Wednesday, December 7, 2016

Off The Net For Awhile; Going Biking -- December 7, 2016

The Market

I forgot when I first bought shares in Burlington Northern railroad (BSNF/BNI) but I remember distinctly the hour and the day I made the decision. That was decades ago. I was incredibly upset when Warren Buffett bought BNI. BNI paid a great dividend; BRK pays no dividend. During the Bakken boom BNSF did very, very well but during the Bakken bust and recession one wonders how it would have performed; I doubt that it would have doubled in value. BRK-B did (see graph below). I've suggested to my wife that she send Warren Buffett a Christmas card this year.

Warren (or an analyst or someone) says under Trump's tax plan, Berkshire Hathaway could add $29 billion to its book value (no links; multiple sources). All things being equal, a $29 billion boost in Berkshire Hathaway's book value "translates" to a BRK-B share value of $179.

Job Watch

Rate of hiring declined at fastest pace since 2013 -- BLS report, today, December 7, 2016, hopefully not a day that will live in infamy.

The Literature Page

I'm currently reading a book about computers: Rise of the Rocket Girls: The Women Who Propelled Us, from Missiles to the Moon to Mars, Nathalia Holt, c. 2016, already a bestseller. There's another book out there also but I'm blocking on the title, author -- a book my wife is reading, but not me. Now there's a third book on computers out this year. I saw it at the library yesterday and it is reviewed in today's Wall Street Journal: The Glass Universe: How the Ladies of the Harvard Observatory Took the Measure of the Stars, Dava Sobel, c. 2016. The link to the WSJ review is here.


I'm always struck by something that some literary critic pointed out a long time ago: the universality of a parent (usually a father) having to divide up his/her inheritance among three children (usually sons). The most famous, no doubt, was Shakespeare's (or rather Sir Henry Neville's) play, King Lear, in which a very old man must decide to which of his three daughters he would leave his kingdom. A real life story was that of Constantine the Great.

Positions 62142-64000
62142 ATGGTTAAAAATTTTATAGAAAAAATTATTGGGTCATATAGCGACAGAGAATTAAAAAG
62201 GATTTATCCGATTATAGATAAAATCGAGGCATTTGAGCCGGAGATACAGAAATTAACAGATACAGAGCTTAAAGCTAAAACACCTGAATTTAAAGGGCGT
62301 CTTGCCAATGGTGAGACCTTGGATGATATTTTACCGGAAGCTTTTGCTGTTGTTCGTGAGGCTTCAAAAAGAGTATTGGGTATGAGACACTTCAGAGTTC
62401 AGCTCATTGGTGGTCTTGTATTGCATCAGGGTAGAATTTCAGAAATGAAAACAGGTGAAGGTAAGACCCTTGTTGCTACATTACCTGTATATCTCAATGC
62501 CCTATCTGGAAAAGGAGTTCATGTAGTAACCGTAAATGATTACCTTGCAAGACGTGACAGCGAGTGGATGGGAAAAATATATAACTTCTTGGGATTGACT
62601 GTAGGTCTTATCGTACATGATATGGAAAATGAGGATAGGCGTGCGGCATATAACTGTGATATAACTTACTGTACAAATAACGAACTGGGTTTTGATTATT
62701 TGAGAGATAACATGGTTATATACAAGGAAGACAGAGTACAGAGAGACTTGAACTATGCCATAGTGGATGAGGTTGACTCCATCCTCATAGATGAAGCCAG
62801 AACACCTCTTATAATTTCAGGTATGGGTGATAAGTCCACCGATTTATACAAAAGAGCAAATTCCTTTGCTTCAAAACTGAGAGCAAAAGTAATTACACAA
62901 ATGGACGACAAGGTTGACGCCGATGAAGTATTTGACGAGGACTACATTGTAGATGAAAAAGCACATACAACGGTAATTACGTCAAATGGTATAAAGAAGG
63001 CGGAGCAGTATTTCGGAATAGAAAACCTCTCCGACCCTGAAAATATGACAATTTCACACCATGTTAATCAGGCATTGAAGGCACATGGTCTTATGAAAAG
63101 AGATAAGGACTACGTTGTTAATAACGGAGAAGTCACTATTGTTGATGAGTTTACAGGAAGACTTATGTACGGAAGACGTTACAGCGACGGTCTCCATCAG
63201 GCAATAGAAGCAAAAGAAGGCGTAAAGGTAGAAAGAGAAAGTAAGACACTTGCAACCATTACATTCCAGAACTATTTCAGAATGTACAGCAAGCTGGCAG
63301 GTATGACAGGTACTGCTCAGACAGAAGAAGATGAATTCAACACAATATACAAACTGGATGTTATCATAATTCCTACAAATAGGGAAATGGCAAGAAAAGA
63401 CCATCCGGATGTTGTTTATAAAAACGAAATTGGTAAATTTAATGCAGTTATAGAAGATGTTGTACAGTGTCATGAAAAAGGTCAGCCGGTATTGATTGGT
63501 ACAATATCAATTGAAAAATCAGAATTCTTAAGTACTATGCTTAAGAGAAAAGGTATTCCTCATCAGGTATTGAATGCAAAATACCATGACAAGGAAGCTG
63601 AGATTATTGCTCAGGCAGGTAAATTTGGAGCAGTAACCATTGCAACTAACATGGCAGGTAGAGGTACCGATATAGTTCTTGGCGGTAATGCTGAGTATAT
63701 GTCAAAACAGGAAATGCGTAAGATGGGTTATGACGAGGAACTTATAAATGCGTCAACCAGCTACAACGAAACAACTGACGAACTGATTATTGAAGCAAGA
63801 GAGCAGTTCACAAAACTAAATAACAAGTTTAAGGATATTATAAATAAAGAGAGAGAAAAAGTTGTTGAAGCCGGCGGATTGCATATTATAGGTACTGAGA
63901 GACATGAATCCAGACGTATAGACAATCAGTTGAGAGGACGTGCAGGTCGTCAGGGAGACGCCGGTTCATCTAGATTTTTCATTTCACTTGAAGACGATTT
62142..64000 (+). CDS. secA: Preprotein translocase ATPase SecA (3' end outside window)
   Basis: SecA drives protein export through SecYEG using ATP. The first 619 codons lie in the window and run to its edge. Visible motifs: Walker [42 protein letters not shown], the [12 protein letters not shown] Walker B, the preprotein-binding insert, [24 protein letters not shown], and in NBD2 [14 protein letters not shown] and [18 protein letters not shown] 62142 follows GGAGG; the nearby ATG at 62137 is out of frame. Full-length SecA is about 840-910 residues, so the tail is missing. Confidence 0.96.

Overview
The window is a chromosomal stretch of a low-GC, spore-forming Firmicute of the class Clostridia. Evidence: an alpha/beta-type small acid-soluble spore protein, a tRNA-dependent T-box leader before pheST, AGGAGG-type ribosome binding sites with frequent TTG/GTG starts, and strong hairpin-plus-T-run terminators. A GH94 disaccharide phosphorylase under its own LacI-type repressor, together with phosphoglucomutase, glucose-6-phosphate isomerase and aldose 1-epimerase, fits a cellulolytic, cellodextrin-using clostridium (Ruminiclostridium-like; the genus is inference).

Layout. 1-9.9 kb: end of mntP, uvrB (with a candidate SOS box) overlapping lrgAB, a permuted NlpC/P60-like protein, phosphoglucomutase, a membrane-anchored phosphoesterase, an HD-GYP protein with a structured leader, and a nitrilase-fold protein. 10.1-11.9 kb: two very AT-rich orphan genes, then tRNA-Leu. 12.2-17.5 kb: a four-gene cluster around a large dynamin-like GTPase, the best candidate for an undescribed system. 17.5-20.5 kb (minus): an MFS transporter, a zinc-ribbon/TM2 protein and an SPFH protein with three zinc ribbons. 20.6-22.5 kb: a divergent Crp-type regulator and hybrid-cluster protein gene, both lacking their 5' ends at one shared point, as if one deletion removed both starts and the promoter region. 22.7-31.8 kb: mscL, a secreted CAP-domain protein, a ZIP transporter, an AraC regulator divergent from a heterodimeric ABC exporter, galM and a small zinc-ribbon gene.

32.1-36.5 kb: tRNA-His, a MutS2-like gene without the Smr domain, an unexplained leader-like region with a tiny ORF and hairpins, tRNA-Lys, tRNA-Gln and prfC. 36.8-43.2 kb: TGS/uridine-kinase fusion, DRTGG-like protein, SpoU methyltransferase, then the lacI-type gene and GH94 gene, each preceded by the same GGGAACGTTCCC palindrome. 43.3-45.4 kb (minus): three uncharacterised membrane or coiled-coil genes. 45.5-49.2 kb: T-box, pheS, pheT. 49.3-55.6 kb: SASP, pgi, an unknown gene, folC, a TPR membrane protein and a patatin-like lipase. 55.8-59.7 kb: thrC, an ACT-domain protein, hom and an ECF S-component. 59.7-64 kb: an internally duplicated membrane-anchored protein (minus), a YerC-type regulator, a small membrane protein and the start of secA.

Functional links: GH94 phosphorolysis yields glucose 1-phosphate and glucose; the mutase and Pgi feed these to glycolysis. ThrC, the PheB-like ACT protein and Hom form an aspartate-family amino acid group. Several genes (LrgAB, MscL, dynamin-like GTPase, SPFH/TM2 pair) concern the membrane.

Constantine the Great left Constantinople (half-built) and his eastern provinces to his son Constantius. The latter's two brothers inherited the western and central provinces. Constantius continued the building of Constantinople that his father had started. See this link for more.

The Political Page

Now that the election is over, and hopefully the results will stand despite the shenanigans in Wisconsin, Michigan, and Pennsylvania, I am watching MSNBC "Morning Joe" again. And loving it. During the show this morning it was mentioned that Donald Trump, named "Man of the Year" by Time magazine would be interviewed on NBC's "Today Show." I would never in a million years watch "The Today Show" but with Trump's interview, I made the million-year exception.

Listening to the interview (running in the background while I was doing more important things, like making waffles), I was struck by this. When a guest is interviewed on a talk show, the media sets the agenda. The media has their questions prepared in advance, and, in general, unless the interviewer is incredibly bright (rare), there is no real discussion. The interviewer is unable to ad lib questions that would be appropriate questions based on the interviewee's answers. It takes a skilled interviewee to move the interview in the direction he/she wants but is always thwarted by the next question: the next question that was prepared before the interview. The interviewer sets the agenda; the interviewer decides what is important and the viewer just goes along.

Trump has figured this out, and this is why he tweets. Every tweet has the potential to set the agenda, and every tweet has the potential to keep the mainstream media off-balance. This is why the mainstream media is so upset with his tweeting.

Several times during the interview, Matt Lauer -- in fact, not several times, but it seemed to be a major focus -- Matt Lauer asked about Trump's "addiction" to tweeting and if Trump would be able to "break that addiction." Trump said that, in fact, he is quite restrained when it comes to tweeting. Matt Lauer's incessant questioning on the tweeting issue suggests to me that mainstream media is quite afraid of where this (Presidential tweeting) will go.

Breaking news won't be breaking news on CNN or NBC if President Trump breaks the news first on Twitter. President Trump currently has 25 million followers on Twitter and that number will continue to grow once he becomes president.

Journalists will now get their news from two sources: the Drudge Report and President Trump via Twitter. And they will get their analysis of presidential news from Rush Limbaugh.

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